“My brain is weird; it tries to create things that will never happen,” said Elizabeth Beckett, fiddling with a misshapen twig. The wind whistled through the surrounding trees in the deep woods behind Tabler Quad at Stony Brook University, where Beckett had been spending a lot of time studying the surroundings and taking notes on the bleak features of the forest.
As the sunlight cast a harsh glow, Beckett said that the woods have a different quality at night, which helps her as she constructs her version of the “Little Red Riding Hood” as a performance piece.
Beckett, 22, is a theater arts major and a creative writing minor, an avid swimmer, a horror movie enthusiast and an aspiring filmmaker. Starting at the age of six, Beckett developed a knack for analyzing movies as she began watching and understanding them.
Beckoned by a swimming scholarship to Stony Brook, little did Beckett know that her life would pave way for a role on the stage.
For her senior final project, Beckett is working on an adaptation of her favorite classic, Little Red Riding Hood. Having thought long and hard about this, Beckett came to the conclusion that the wolf in the story represents a child molester. As she studied the way scanty trees grew and mossy stumps covered the ground, Beckett said that her vision of the interactive performance piece for Little Red Riding Hood came to her while she was alone in the woods, staring into the distance. Her idea is to have each audience member enter into the woods where she set her stage, and have the actors perform the scene around the individual.
“As far as working with her on the directing stuff, I think she has a really awesome vision and the way she sees things is unique,” said Stephanie Mirto, a junior theater arts major and Beckett’s classmate.
Beckett hails all the way from Swindon, a small town in southwestern England. Her mother is Irish and her father is from a town called Kilmarnock in Scotland. Growing up in Swindon, Beckett, better known as Lizzie by her friends and family, was always interested in exploring the world. Ever since Beckett was a little girl, she said, she knew she wanted to move to an exciting city even though she loved her quaint hometown very much.
Beckett’s wanderlust family of four have travelled far and wide from countries like Egypt and Turkey to famous cities like Paris. She was 16 when she first visited the United States and was enamoured with Manhattan.
“I was trying so hard not to cry, just trying to hold it in,” Beckett recalled. But when her sister Jenna shook her shoulders and brought her back to the reality of being physically present in Times Square, Beckett’s eyes brimmed with tears. She was ecstatic.
“I mean, this is where all the movies are shot, it’s Times Square!” she cried.
At that moment, Beckett knew she wanted to be here. “I had a connection with New York” she said.
When she learned that a boy from her neighborhood had moved to the U.S. to pursue his dreams right after finishing high school, Beckett thought, ‘If he can do it, so can I!” and began applying for swim scholarships in Florida State University and Stony Brook University.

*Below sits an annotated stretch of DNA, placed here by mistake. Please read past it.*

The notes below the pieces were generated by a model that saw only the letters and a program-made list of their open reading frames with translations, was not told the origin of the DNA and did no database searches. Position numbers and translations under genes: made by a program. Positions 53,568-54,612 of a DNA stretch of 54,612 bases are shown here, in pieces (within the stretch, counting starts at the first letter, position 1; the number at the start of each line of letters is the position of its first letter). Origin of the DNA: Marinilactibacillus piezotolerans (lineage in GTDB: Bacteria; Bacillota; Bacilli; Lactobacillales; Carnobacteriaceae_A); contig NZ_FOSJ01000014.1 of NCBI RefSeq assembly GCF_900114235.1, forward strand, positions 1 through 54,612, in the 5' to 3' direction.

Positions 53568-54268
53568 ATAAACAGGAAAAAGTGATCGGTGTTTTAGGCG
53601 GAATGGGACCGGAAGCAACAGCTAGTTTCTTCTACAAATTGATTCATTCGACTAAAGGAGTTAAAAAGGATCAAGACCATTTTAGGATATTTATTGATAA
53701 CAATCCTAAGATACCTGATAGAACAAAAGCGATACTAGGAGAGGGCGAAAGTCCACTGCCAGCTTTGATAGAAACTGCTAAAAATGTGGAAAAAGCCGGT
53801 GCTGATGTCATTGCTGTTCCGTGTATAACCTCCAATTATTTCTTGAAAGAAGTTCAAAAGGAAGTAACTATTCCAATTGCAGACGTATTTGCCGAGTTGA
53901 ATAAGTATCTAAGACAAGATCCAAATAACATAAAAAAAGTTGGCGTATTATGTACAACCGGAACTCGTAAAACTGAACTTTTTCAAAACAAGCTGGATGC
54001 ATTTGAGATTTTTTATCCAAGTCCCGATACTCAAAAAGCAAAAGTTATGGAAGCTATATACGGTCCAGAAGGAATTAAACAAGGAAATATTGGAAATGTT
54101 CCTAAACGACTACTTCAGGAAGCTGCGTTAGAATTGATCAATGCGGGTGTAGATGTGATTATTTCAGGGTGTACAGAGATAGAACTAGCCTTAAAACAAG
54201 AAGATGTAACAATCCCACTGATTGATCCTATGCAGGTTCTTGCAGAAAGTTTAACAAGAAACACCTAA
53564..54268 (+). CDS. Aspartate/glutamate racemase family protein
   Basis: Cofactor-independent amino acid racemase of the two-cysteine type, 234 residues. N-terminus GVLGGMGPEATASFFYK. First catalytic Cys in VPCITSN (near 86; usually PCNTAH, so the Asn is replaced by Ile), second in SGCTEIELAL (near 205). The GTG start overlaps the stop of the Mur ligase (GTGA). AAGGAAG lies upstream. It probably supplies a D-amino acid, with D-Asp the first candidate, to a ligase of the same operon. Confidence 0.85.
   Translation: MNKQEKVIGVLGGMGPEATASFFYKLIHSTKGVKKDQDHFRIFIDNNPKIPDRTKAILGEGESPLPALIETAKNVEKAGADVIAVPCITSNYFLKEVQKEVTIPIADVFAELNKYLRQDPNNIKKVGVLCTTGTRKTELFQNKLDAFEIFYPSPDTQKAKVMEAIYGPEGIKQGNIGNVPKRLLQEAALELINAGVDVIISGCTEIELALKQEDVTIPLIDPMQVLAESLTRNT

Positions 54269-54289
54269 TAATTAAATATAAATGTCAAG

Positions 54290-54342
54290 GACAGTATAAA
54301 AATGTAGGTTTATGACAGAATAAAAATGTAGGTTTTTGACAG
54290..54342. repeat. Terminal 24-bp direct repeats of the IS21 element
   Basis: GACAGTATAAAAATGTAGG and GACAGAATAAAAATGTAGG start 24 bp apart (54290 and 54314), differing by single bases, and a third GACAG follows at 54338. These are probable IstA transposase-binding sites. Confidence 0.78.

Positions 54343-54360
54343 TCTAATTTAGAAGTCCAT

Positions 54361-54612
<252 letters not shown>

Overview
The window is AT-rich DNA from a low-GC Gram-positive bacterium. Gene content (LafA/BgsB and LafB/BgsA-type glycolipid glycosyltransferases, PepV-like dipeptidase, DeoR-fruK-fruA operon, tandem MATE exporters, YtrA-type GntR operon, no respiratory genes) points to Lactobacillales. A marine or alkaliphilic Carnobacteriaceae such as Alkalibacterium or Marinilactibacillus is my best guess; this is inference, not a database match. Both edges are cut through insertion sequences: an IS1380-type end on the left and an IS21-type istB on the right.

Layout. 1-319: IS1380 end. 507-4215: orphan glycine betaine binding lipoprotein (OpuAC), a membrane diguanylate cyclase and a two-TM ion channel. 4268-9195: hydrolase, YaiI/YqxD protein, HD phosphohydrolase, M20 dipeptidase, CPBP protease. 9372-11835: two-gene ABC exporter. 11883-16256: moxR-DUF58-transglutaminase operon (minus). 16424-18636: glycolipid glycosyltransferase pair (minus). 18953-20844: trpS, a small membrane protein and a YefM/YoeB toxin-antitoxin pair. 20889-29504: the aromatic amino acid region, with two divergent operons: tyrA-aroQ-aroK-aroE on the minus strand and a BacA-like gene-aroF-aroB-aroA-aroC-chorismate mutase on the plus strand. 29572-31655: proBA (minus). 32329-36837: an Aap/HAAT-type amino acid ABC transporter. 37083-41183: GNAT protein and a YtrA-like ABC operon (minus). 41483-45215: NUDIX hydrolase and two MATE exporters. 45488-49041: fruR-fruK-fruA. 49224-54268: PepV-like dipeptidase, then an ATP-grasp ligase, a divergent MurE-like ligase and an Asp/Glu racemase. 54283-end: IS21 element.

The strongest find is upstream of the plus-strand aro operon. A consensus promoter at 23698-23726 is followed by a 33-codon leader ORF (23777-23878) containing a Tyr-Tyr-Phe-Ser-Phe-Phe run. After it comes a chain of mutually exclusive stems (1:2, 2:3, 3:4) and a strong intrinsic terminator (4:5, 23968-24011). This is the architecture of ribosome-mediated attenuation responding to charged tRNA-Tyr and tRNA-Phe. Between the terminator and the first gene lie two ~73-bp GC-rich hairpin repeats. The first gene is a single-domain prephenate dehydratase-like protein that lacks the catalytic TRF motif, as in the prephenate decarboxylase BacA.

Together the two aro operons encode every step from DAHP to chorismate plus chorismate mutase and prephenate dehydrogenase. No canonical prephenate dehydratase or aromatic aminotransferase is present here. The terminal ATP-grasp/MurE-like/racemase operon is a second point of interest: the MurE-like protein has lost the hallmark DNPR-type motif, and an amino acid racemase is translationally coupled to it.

Upon receiving a phone call from Dave Alexander, then head coach of Stony Brook’s swim team, Beckett was surprised that her father and the coach shared the same hometown. She made up her mind in an instant.
“I ran down the stairs to my parents and my dad was like ‘Woohoo New York!” she remembered fondly.
Beckett came to Stony Brook University on a swimming scholarship in 2011. But, after a year of swimming and touring with the team across the Northeast, the team disbanded because the pool was in a decrepit condition and needed renovation. The critical maintenance money for all State University of New York campuses was cut and the pool at Stony Brook stopped repairs. The team was lost. More so after Coach Alexander’s tragic death in 2012 of cancer.
“We all really liked him a lot. He was amazing and built the team from the ground up,” Beckett said. The death and separation of the team forced the swimmers to turn and pursue different interests.
As a result, Beckett said, her freshman year was “ kind of a struggle.” Learning American customs and adjusting to her new college life was definitely not a breeze. When Beckett told people about her Catholic school background, she discovered people’s’ stereotype about it, which irked her greatly. “We do not wear skirts, the school is not run by nuns and we didn’t have to go to mass every Sunday,” Beckett said. She doesn’t consider herself to be too religious because “religion has too many restrictions,” she said.
Besides studying film, Elizabeth Beckett is interested in theological studies, histories of old English monarchies and is fascinated by witch trials during the 16th century.
Liam Wallace, a sophomore pre-med major, is currently working with Beckett by acting in her self-directed projects and has a lot to say about her creative thought processes.
“She’s focused but also calm during rehearsal, and she has a very good vision of the scene. She can give clear, simple direction because she already has a picture of what’s going on in her head,” Wallace said.
Echoing Wallace, Mallory Catlett, an assistant professor in the theater department, said that Beckett has “a set of very complex ideas which she expresses well in her work.” Catlett also added that Beckett is “very good with sound,” a crucial skill in the world of theater.
At the time, with only less than a month left to graduate, Beckett was excited as she looked towards the future. “I’m definitely thinking of getting a job in film, maybe at the BBC,” she said. Beckett will return to the U.S to spend homecoming at Stony Brook University with her American friends.
“Fate is a big thing. Certain things are meant to be,” she said.
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